In a move to beef up Oracle's hardware line, CEO Larry Ellison has introduced the concept of the all-in-one data center. Ellison offered his take on the new products at Oracle OpenWorld on Sunday that combine the server,
in a single, highly integrated box.
In his talk to 40,000 conference-goers, Ellison spelled out the advantages of parallel computing and demonstrated the latest and greatest Sparc Solaris computer. He also took the lid off Oracle's new Exalytics Business Intelligence Machine.
"How do we make this thing to go 10 times faster? Parallel everything," Ellison said. "Lots and lots of parallel network connections moving enormous amounts of data in parallel. That's how you make this thing go faster."
Parallel Computing Power
Oracle is positioning Exalytics as the first engineered system featuring in-memory and hardware and an optimized Business Intelligence platform with advanced visualization. Internal tests comparing Oracle Exalytics with standard BI software and off-the-shelf hardware show relational online analytical processing (ROLAP) reporting and dashboard performance improvements of up to 20 times, and multidimensional OLAP (MOLAP) modeling performance gains of up to 79 times.
"Oracle has been doing a lot of work in parallel computing, which has improved performance, particularly in the T4 Sparc systems that were announced last week," said Charles King, principal analyst at Pund-IT. "With the Exalytics solution, Oracle has a product it can put up against the IBM Smart Analytics System that has been out for two years now."
As King sees it, IBM, as well as other vendors, have demonstrated that improving data throughput and database performance is a viable business model. With Exalytics, Oracle is working to carve out a bigger piece of the market. But King isn't sure Ellison is taking the right approach with his OracleWorld presentation.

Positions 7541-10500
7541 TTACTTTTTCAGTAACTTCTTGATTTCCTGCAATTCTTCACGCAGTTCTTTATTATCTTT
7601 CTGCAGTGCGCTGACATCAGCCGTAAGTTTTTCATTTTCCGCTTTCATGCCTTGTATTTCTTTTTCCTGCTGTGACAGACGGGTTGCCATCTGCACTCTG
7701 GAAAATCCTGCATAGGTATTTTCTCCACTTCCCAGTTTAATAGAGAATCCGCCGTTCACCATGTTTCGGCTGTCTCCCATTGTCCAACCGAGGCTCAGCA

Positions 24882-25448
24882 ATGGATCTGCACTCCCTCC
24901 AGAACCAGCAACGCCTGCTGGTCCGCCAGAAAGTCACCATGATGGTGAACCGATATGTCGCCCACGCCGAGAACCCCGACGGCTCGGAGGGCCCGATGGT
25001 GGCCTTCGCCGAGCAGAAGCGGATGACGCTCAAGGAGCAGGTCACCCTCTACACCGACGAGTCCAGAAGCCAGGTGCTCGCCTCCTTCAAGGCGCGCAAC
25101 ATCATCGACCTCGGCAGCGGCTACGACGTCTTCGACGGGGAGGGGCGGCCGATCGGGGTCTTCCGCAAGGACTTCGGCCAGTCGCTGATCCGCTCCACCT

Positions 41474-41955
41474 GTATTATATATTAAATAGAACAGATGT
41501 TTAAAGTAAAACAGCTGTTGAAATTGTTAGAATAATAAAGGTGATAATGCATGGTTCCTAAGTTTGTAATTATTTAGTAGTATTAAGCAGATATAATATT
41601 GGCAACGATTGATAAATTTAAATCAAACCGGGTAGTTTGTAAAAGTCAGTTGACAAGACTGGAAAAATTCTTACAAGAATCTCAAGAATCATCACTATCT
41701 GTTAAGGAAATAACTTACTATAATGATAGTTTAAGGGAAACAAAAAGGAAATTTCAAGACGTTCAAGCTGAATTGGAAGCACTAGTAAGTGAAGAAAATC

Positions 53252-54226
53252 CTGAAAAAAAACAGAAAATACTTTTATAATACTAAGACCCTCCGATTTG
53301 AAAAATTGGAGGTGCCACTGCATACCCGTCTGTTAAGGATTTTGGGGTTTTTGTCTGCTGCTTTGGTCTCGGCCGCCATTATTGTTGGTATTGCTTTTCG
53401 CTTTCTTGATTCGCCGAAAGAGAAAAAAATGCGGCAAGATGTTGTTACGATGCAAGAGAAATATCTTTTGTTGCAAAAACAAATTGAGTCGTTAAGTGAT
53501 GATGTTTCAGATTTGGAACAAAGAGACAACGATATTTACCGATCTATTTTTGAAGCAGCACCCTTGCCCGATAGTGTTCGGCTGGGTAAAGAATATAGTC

Ellison's Engineering Rhetoric
"What's interesting about it is that the rhetoric coming out of Oracle is purely focused on engineering issues. That's kind of common practice in the IT industry, but the market is more complex than that," King said. "Business customers are less amenable to a pure engineering play like the one that Larry Ellison has been talking up for the last 24 hours."
The problem with that approach is this: The IT industry is littered with the bones of companies that had the best engineering but either weren't able to get a foothold in the market or gave it away when they did. King points to Sun, which Oracle acquired last year, as a strong example of the point.
"When a company starts circling the drain in the way that Sun did prior to the Oracle acquisition, it takes a special kind of effort to rouse that sort of badly damaged organization," King said. "Ellison seems to believe that simply by claiming to have the fastest box on the planet that the market will flock to Oracle. That hasn't proven to be the case in the past and I don't suspect it will be the case this time around."